2. The second thing I am wrestling with are my memories of all the good times I’ve spent in Lake George. Everybody wants to look back on happy memories with a smile. I do often smile about those memories, but now there is an underlying burn to it.

It burns that Chris and I should have had more years to make memories there with our kids and then with one another.

It burns perhaps even more that MS has stolen my ability to go on a vacation with my kids. I would do most anything for the chance to have the 3 of them and me pile into the car and drive a few hours to get to Lake George. Some things there would be different, and some things would be the same. We would be making new memories there. Not to replace the old ones, but to add to them.

That’s just not the way it is. Instead I have to try to make completely different types of memories with them, and given my considerable limitations, it’s much tougher than it would sound I think.

My Daughter’s Call Today

Today I received a phone call from my daughter, who is still in Lake George. She told me that they drove by the Great Escape Lodge. She saw the signage for the Johnny Rockets franchise they have there, and it became very emotional for her. Obviously, it was not the restaurant itself that brought forth a tide of feelings. There is a Johnny Rockets in the mall that my family goes to regularly. The only feelings that location brings forth is perhaps a craving for a chocolate milkshake or a snack.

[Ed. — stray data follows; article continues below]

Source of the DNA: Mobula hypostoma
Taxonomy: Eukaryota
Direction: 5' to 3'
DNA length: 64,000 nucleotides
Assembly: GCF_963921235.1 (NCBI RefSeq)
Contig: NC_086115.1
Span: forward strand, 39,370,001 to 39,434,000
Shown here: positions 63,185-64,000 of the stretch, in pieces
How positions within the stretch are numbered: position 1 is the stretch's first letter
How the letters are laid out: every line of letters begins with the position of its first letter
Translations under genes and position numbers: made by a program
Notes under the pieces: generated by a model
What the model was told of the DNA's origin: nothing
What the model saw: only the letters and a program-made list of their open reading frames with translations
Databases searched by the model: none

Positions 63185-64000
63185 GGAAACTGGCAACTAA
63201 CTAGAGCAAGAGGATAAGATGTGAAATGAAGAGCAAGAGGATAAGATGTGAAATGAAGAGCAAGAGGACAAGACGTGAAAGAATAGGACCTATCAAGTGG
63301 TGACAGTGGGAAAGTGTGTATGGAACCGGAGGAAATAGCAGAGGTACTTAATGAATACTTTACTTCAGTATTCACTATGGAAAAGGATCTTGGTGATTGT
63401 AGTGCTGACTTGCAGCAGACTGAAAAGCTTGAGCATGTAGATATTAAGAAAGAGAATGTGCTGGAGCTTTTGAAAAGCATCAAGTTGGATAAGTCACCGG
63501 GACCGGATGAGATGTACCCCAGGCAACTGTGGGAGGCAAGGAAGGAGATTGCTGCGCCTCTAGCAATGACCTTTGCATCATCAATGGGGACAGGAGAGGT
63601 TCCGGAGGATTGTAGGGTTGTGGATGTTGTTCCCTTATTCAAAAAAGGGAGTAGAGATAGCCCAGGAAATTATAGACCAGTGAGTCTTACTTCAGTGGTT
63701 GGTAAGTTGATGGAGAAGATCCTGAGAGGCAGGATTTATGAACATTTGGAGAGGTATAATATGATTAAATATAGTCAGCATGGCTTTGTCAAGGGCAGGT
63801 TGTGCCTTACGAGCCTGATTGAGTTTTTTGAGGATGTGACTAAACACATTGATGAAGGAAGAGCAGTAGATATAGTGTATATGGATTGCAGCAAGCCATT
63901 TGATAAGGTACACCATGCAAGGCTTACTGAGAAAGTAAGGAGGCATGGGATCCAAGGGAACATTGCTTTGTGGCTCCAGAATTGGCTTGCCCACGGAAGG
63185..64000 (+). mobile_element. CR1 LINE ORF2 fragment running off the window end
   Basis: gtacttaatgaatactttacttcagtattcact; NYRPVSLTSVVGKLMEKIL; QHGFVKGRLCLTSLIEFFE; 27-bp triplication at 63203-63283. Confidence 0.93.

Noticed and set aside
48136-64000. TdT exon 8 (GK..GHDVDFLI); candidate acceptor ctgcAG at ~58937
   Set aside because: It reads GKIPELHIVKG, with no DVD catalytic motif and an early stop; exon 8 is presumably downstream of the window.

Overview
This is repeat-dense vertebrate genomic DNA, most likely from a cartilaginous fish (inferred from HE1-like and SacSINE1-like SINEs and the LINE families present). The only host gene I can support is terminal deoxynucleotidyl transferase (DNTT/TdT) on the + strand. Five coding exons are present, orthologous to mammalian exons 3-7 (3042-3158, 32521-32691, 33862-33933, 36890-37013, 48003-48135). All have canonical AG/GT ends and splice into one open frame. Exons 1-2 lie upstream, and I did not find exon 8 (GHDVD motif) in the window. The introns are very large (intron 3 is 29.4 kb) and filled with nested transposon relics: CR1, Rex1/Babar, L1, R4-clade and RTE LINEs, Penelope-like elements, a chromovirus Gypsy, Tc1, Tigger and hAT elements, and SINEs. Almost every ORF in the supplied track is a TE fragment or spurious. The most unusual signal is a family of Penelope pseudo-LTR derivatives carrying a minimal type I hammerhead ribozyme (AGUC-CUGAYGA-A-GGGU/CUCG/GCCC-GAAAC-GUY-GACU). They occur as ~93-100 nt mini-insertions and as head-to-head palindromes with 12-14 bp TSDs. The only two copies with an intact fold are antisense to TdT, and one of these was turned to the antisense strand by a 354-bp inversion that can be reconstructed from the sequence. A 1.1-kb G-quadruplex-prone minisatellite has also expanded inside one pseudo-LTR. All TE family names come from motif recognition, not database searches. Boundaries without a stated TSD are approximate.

The location in Lake George though, that one holds a lot of family memories. We would have breakfast in there almost every morning during our stays, stop down there at night before closing for ice cream and more laughs. Chris would be in his element, joking and horsing around with our kids. I’m glad my oldest daughter remembers the totality of that experience there, and I worry that the younger kids were still too young to really have held on to that.

Creating New Memories

Making memories is so important to who we are as human beings. Time passes relentlessly. Inexorably. Even the best memories may become fuzzy over time, but I think we hold on to the feelings that were attached to them. So, we may not recall the details of memories we have from childhood, and yet still recall the way we felt in more general terms that are still special and worthy of keeping.

And therefore I deal with my own uneasiness when my kids go places, and my own sadness that I cannot join them in their explorations while they still might want me to … Because the older they get, the more our kids don’t really want parental involvement, except maybe in special circumstances.

I have to find a way to be satisfied with knowing that the little family tradition of visiting Lake George that began with my parents and my husband’s parents, and continued with us, is now starting to be enjoyed and continued by our firstborn. I have to keep trying to find ways to make new stationary memories with them, while also finding ways to give them new memories out in the world that will not include me and the anchor chains of my MS.

I’m trying.

Chris and the kids in front of Lake George